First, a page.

Erlanger Behavioral Health Hospital offers high-quality services and support for adolescents, adults, and senior adults who are struggling with heroin addiction. Located in Chattanooga, TN, Erlanger is a leading provider of heroin addiction treatment.
Learn about heroin addiction
Heroin abuse and heroin addiction are prevalent problems in the United States. Heroin is a powerful, dangerous, and highly addictive drug. If you have been struggling with heroin addiction, it’s important to seek help as soon as possible. Heroin addiction can be devastating, but it is a treatable condition.
Heroin interacts with receptors in the central nervous system and impacts the parts of the brain that control breathing, heart rate, pleasure, and pain. Heroin can cause a person to experience temporary euphoria, but these pleasurable effects can be followed by an emotional crash. Many people feel compelled to use heroin again and again to regain the pleasing effects and avoid the psychological pain that can occur in the absence of the drug.
Every time a person uses heroin, they risk overdose. They also risk developing heroin addiction, which can occur after using the drug only a few times. Other negative effects of chronic heroin use and untreated heroin addiction include physical harm, cognitive damage, and the onset or worsening of mental health challenges.
However, when a person receives effective treatment for heroin addiction, they can regain control of their life. With the right type and level of care, you can free yourself from the chains of heroin addiction and achieve successful long-term recovery.
Statistics about heroin addiction
The U.S. Centers for Disease Control and Prevention (CDC) and the National Institute on Drug Abuse (NIDA) have reported the following statistics about heroin addiction in the United States:
- In 2016 alone, more than 15,000 people died from heroin overdoses.
- In 2016, heroin overdoses accounted for about 20% of all drug overdose deaths in the United States.
- Between 2010 and 2016, the annual number of heroin overdose deaths in the United States increased by more than 400%.
- From 2015 to 2016, the annual number of heroin overdose deaths in Tennessee increased by 24%.
- About 7% of U.S. high school students have used heroin at least once.
- About 8% of young adults ages 18-25 have used heroin at least once.
Causes and risk factors for heroin addiction
Heroin abuse and addiction do not result from a single cause. Various internal and external factors, such as the ones listed below, can increase your risk for becoming addicted to heroin.
- Family history of addiction or mental illness
- Having a sibling or parent who has struggled with a heroin addiction
- Personal history of mental illness or addiction
- Being male
- Being a young adult
- Having an injury or another condition that is treated with opioids
Symptoms of heroin addiction
There are numerous signs and symptoms that may indicate that a person is struggling with heroin addiction. Although all the following signs and symptoms may not be evident in each individual, they are among the more common signs of heroin addiction:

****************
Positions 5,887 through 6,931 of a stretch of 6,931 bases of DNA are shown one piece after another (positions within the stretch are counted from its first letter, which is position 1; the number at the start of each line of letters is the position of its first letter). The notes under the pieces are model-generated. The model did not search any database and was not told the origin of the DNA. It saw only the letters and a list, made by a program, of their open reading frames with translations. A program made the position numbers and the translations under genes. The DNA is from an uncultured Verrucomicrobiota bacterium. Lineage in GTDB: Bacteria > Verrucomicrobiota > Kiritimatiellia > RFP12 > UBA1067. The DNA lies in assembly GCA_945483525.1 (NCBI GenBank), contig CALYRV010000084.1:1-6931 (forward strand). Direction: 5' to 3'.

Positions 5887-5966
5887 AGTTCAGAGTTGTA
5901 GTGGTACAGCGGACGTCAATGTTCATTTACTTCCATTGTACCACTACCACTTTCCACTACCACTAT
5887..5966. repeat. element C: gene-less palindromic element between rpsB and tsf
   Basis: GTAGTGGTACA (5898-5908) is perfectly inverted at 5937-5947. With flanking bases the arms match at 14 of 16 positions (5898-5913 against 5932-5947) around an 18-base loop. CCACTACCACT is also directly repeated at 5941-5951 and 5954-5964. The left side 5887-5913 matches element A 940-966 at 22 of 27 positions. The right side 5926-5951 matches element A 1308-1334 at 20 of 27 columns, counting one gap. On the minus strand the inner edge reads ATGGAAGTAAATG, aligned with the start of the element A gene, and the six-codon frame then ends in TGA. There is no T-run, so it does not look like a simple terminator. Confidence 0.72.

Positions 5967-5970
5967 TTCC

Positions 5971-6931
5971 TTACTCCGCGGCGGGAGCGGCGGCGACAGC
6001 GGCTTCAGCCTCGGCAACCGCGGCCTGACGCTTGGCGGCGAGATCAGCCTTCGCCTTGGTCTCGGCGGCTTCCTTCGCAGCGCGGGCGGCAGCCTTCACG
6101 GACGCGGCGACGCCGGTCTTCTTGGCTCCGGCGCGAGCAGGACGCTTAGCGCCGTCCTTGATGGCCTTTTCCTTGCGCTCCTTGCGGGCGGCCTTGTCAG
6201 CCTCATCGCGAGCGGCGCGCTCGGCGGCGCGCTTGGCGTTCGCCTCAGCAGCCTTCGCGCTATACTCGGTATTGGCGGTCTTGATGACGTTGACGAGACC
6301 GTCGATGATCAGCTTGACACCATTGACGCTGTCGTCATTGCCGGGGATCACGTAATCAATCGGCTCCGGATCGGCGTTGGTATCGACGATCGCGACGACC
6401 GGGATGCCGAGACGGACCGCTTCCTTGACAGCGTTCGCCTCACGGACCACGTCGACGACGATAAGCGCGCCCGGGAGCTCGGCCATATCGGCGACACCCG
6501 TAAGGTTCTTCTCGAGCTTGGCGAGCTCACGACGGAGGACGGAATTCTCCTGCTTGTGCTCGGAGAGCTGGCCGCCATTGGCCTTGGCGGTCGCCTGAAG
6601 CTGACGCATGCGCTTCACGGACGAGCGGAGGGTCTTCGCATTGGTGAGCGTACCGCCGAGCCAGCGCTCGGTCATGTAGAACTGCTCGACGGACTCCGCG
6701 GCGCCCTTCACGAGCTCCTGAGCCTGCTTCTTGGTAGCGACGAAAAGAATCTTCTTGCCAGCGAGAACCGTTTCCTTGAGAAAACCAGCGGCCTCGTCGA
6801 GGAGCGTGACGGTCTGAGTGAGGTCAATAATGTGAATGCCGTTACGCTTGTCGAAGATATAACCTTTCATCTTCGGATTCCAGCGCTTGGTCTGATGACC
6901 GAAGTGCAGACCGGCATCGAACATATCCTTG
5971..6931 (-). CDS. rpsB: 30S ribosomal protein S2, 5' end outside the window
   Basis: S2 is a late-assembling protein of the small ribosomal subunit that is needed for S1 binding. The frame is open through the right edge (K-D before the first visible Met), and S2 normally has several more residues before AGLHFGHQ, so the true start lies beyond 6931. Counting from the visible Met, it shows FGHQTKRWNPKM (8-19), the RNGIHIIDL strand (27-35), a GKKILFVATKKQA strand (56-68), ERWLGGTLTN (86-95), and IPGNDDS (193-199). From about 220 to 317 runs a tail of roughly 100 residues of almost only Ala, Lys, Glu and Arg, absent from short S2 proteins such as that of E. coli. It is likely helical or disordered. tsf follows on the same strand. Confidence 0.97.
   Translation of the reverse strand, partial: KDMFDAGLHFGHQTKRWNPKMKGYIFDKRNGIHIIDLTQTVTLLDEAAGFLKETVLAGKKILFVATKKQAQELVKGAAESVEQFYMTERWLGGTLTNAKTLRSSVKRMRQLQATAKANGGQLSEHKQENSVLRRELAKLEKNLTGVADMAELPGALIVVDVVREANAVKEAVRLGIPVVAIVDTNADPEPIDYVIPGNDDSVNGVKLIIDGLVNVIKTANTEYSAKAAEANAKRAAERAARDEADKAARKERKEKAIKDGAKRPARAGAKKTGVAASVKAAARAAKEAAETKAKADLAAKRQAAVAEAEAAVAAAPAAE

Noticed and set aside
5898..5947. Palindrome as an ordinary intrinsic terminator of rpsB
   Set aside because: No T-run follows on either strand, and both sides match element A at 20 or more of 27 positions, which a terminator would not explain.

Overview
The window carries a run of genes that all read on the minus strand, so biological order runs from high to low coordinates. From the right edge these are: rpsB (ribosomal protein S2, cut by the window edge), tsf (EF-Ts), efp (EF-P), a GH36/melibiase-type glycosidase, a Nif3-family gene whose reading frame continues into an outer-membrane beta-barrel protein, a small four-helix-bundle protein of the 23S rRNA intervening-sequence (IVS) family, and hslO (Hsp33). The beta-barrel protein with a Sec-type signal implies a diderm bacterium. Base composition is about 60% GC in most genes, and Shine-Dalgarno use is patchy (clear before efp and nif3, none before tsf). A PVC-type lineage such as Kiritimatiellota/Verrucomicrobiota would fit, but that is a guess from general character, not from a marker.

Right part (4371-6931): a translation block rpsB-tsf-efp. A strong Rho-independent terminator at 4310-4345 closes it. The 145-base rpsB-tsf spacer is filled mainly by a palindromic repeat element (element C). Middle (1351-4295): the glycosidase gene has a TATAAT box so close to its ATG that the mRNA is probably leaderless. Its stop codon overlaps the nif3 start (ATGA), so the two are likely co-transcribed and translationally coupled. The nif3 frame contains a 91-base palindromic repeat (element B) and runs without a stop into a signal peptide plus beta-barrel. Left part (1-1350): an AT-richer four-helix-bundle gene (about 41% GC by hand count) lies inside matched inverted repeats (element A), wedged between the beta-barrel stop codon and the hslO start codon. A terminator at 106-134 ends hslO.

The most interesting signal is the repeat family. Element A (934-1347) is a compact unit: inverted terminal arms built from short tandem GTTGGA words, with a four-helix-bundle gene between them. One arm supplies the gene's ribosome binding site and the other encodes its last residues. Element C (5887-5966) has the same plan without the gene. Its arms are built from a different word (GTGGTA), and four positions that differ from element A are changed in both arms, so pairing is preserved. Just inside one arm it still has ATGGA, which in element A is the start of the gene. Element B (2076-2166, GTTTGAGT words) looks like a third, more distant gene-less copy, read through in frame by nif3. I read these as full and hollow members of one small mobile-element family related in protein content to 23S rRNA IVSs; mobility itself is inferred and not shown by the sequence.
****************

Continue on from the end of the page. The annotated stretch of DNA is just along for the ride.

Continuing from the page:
- Trying to borrow or steal money
- Failing to meet personal responsibilities, such as not showing up to work or school
- Lying or purposely being deceptive about one’s whereabouts
- Social isolation, which can include withdrawing from friends and family
- Neglecting personal appearance and hygiene
- Dry mouth
- Watery eyes
- Runny nose
- Weight loss
- Constricted pupils
- Inconsistent sleep patterns
- Scars and sores, which can indicate injected drug use
- An inability to concentrate or focus
- Poor judgment
- Mood swings
Effects of heroin addiction
Heroin addiction can lead to many negative effects, including the following:
- Damage to liver and kidneys
- Heart issues
- Onset or worsening of mental illness
- A pervasive sense of hopelessness
- Exposure to HIV/AIDS, hepatitis C, and other bloodborne diseases
- Physical injury from actions taken while under the effects of heroin
- Strain in personal and professional relationships
- Chronic unemployment
- Financial struggles
- Arrest and incarceration
When you get treatment for heroin addiction, your risk for the effects listed above decreases significantly. Heroin addiction treatment can also help you begin to heal from any past damage. When you receive care at an effective comprehensive heroin addiction treatment center, your life can get much better.
Common co-occurring disorders among people who have heroin addiction
If you struggle with a heroin addiction, you may also have an increased risk for the following co-occurring mental health disorders:
- Antisocial personality disorder
- Other substance use disorders
Symptoms of heroin withdrawal and the potential impact of heroin overdose
Effects of withdrawal: Trying to stop using heroin when you’ve become addicted can cause many distressing symptoms. Some effects of heroin withdrawal can include:
- An intense craving for heroin
- Muscle and bone pain
- Abdominal cramping
- Excessive sweating
- Nausea, vomiting, and diarrhea
Effects of overdose: Overdosing on heroin is extremely dangerous and can be fatal. If an individual has used heroin and displays any of the following effects, seek medical attention immediately:
- Extreme confusion and disorientation
- Irregular breathing
- Faint pulse
- Bluish coloration near lips and/or fingertips
- Loss of consciousness
- Inability to be woken up
- Muscle spasms